160619 Revelation 2:1-7

Last Updated on Sunday, 19 June 2016 Written by Pastor Pagels

Text: Revelation 2:1-7
Theme: From The Savior With Love

When was the last time you wrote a letter, when you actually sat down with a blank piece of paper, filled up the page (and maybe even went on to the backside), addressed the envelope, affixed a stamp and put the letter in the outgoing mail? Because of rapid advances in communication technology, because of the speed and convenience of email and text messages and social media, letter writing has become a lost art form. I don't know about you, but the rare times when I hand write a letter are reserved for what I consider to be very special occasions.

The apostle John did not have internet access while he was in exile on the island of Patmos. He didn't have an email address or a Twitter account or a smart phone either. When John lived two thousand years ago letter writing was the most advanced and most common form of communication, but the letters Jesus dictated to him are still very special.

In the opening chapters of Revelation the Lord used a series of seven letters to communicate with seven congregations in Asia Minor (modern day Turkey), and through this inspired correspondence the Spirit still speaks to the church today. That means you and I need to read these letters carefully. We need to accept their pointed criticisms. We need to hold on to the encouragements to remain faithful. And we need to remember that every word of our Savior is motivated by love.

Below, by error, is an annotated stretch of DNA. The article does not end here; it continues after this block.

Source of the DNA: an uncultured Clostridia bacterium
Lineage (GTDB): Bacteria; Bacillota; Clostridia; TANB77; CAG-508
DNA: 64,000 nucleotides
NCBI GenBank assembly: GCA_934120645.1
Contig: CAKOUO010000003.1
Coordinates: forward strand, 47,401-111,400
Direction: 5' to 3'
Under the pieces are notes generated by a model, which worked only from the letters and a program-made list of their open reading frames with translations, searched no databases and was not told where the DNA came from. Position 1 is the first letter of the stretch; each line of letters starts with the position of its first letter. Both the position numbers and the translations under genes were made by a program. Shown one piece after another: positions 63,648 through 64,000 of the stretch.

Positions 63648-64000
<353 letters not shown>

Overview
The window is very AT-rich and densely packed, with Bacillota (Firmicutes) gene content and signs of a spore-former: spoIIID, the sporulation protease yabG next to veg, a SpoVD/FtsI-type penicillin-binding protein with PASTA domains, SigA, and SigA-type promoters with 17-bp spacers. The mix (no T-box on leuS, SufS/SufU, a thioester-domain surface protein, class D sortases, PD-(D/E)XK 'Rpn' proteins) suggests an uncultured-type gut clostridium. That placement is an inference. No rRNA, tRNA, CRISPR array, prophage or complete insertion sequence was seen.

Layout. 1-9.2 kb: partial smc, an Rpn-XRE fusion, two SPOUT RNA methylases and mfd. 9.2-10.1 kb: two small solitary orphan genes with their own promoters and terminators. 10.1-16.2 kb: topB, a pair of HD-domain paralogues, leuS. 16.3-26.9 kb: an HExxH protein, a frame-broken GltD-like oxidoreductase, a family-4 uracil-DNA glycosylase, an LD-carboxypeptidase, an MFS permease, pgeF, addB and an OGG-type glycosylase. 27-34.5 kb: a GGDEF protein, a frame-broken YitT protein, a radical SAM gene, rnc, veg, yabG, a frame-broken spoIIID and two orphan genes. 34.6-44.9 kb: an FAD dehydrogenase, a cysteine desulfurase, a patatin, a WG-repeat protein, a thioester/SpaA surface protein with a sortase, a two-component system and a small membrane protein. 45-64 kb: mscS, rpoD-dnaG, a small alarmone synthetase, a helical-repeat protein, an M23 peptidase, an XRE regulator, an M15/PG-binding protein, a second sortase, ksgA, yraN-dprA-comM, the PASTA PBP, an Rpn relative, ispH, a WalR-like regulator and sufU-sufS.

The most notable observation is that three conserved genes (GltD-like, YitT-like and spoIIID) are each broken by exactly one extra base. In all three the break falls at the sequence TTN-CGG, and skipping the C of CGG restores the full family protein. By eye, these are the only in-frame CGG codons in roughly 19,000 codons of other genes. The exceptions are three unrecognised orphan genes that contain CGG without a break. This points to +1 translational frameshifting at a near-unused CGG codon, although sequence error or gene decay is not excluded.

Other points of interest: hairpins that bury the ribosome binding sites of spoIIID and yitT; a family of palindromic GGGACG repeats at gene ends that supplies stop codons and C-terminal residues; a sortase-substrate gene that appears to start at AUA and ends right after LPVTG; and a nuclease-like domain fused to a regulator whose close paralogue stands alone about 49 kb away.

"From The Savior With Love" will serve as the theme of our summer sermon series, and we begin today with the letter Jesus wrote to the Christian congregation in Ephesus...

FROM THE SAVIOR WITH LOVE: EPHESUS

"To the angel of the church in Ephesus write: These are the words of him who holds the seven stars in his right hand and walks among the seven golden lampstands. I know your deeds, your hard work and your perseverance. I know that you cannot tolerate wicked men, that you have tested those who claim to be apostles but are not, and have found them false. You have persevered and have endured hardships for my name, and have not grown weary.